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" O, how wretched Is that poor man that hangs on princes' favours ! There is, betwixt that smile we would aspire to, That sweet aspect of princes, and their ruin, More pangs and fears than wars or women have ; And when he falls, he falls like Lucifer, Never... "
The Plays of William Shakespeare - 第 82 頁
William Shakespeare 著 - 1804
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The Plays, 第 7 卷

William Shakespeare - 1824
...must for ever hide me. Vain pomp, and glory of this world, I hate ye ; I feel my heart new opeii'd : O, how wretched Is that poor man, that hangs on princes'...Cromwell ? Crom. I have no power to speak, sir. Wol What, amaz'cl At my misfortunes ? can thy spirit wonder, A great man should decline ? Nay, an you weep, 1...
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The British Theatre: Or, A Collection of Plays, which are Acted at ..., 第 6 卷

Mrs. Inchbald - 1824
...princes' favours ! There is, betwixt that smile we would aspire to. That sweet aspect of princes, and our ruin, More pangs and fears than wars or women have...Lucifer, Never to hope again. — Enter CROMWELL. Why, how now, Cromwell ? Crom. I have no power to speak, sir. Wol. What, amazed At my misfortunes ?...
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The plays of William Shakspeare, pr. from the text by G. Steevens and ..., 第 7 卷

William Shakespeare - 1826
...favours ! There is betwixt that smile we would aspire to, That sweet aspect of princes, and their ruin, Q More pangs and fears than wars or women have : And...now, Cromwell ? Crom. I have no power to speak, sir. Wot. What, amaz'd At my misfortunes ? can thy spirit wonder, A great man should decline ? Nay, an you...
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Cumberland's British Theatre: With Remarks, Biographical and Critical, 第 5 卷

George Daniel, John Cumberland - 1826
...princes' favours ! There is, betwixt that smile we would aspire to, That sweet aspect of princes, and our ruin, More pangs and fears than wars or women have...Lucifer, Never to hope again. — Enter CROMWELL, L. Why, how now, Cromwell ? Crom. (L.) I have no power to speak, sir. Wol. What, amazed At my misfortunes...
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The Dramatic Works of William Shakespeare

William Shakespeare - 1826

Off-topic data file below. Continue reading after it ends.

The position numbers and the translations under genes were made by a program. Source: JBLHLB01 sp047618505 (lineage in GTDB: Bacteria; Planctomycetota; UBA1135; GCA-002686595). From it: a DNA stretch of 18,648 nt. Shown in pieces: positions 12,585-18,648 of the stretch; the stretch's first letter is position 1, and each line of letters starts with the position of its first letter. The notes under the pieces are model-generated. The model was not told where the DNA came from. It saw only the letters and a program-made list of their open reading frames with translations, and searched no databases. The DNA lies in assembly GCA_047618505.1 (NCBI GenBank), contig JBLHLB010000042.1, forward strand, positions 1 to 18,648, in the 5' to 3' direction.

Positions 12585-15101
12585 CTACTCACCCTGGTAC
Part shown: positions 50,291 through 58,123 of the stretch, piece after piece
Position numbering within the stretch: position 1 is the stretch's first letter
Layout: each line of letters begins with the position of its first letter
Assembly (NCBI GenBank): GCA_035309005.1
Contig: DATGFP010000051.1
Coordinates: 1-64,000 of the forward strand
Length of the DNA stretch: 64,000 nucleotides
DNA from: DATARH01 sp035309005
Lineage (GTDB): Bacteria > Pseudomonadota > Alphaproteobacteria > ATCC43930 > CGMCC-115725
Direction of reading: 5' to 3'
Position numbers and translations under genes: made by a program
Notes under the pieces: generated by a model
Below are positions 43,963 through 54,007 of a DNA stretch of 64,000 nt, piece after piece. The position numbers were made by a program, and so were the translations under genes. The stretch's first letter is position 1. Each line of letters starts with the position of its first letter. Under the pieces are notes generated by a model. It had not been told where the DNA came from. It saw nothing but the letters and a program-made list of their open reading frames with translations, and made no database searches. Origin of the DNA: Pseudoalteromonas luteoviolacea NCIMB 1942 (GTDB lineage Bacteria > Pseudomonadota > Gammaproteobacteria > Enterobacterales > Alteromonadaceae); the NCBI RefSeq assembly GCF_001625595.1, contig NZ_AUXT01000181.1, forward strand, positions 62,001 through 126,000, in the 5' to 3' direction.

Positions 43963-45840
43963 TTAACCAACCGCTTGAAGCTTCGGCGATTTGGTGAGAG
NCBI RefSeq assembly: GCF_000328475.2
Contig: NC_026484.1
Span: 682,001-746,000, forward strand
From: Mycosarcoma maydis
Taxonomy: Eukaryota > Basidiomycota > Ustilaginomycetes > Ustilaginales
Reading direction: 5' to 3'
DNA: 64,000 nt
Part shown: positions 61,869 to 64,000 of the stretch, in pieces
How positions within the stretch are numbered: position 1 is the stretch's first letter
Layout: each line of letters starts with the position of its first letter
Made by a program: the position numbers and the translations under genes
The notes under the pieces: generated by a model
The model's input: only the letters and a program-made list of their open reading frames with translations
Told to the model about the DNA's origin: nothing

...! There is, betwixt that smile we would aspire to, That sweet aspect of princes, and their ruin 33, More pangs and fears than wars or women have ; And...falls, he falls like Lucifer, Never to hope again 33. — 31 Thus in Shakspeare's twenty-fifth Sonnet : — ' Great princes' favourites their fair leaves...
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The Beauties of Shakspeare Regularly Selected from Each Play. With a General ...

William Shakespeare - 1827 - 345 頁
...and now hast left me, \Veary, and old with service, to the mercy Of a rude stream, that must forever hide me. Vain pomp, and glory of this world, I hate...falls, he falls like Lucifer, Never to hope again. CARDINAL WOLSEY'S SPEECH TO CROMWELL. Cromwell, I did not think to shed a tear In all my miseries;...
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The Dramatic Works of William Shakespeare: Accurately Printed from ..., 第 2 卷

William Shakespeare, George Steevens - 1829
...must for ever hidf me. Vain pomp, and glory of this world, I hate ve ; I feel my heart new ¿pen'd : O, how wretched Is that poor man, that hangs on princes'...Lucifer, Never to hope again. — Enter Cromwell, enuuedly. Why, how now, Cromwell ? Crom. I have no power to speak, sir. |fo/. What, amazM At my misfortunes...
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An Essay on Elocution: Designed for the Use of Schools and Private Learners

Samuel Kirkham - 1834 - 341 頁
...favours'! There are', betwixt that smile he would aspire to', That sweet aspect of princes and his ruin', More pangs and fears than wars or women have':...he falls', like Lucifer', Never to hope again'.« SECTION XIII. Cardinal Wolsey's Farewell Address to Cromwell. SHAKSPEARE. CROMWELL', I did not think...
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Richard III. Henry VIII. Troilus and Cressida. Timon of Athens. Coriolanus

William Shakespeare - 1836
...hate ye : I feel my heart new opened. O, how wretched Is that poor man that hangs on princes' favors ! There is, betwixt that smile we would aspire to, That...Lucifer, Never to hope again. — Enter CROMWELL, amazedty. Why, how now, Cromwell ? Crom. I have no power to speak, sir. that his body shall remain...
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The Dramatic Works of William Shakspeare, 第 2 卷

William Shakespeare - 1838
...ventur'd, Like little wanton boys that swim on bladders, This many summers in a sea of glory : liiit far beyond my depth: my high-blown pride At length...Enter Cromwell, amazedly. Why, how now, Cromwell? Croin. 1 have no power to speak, sir. Wol. What, omaz'd At my misfortunes? can thy spirit wonder, ,...
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